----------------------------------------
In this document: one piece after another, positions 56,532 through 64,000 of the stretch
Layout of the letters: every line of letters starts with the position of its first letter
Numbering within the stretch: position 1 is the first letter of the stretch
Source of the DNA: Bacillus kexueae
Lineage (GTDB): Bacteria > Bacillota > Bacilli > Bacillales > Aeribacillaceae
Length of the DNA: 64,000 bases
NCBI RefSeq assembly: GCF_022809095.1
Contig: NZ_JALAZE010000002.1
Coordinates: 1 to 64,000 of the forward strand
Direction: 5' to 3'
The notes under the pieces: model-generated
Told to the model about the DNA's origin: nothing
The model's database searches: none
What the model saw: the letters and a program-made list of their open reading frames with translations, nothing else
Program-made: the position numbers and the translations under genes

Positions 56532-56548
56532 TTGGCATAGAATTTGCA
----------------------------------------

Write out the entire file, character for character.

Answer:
In this document: one piece after another, positions 56,532 through 64,000 of the stretch
Layout of the letters: every line of letters starts with the position of its first letter
Numbering within the stretch: position 1 is the first letter of the stretch
Source of the DNA: Bacillus kexueae
Lineage (GTDB): Bacteria > Bacillota > Bacilli > Bacillales > Aeribacillaceae
Length of the DNA: 64,000 bases
NCBI RefSeq assembly: GCF_022809095.1
Contig: NZ_JALAZE010000002.1
Coordinates: 1 to 64,000 of the forward strand
Direction: 5' to 3'
The notes under the pieces: model-generated
Told to the model about the DNA's origin: nothing
The model's database searches: none
What the model saw: the letters and a program-made list of their open reading frames with translations, nothing else
Program-made: the position numbers and the translations under genes

Positions 56532-56548
56532 TTGGCATAGAATTTGCA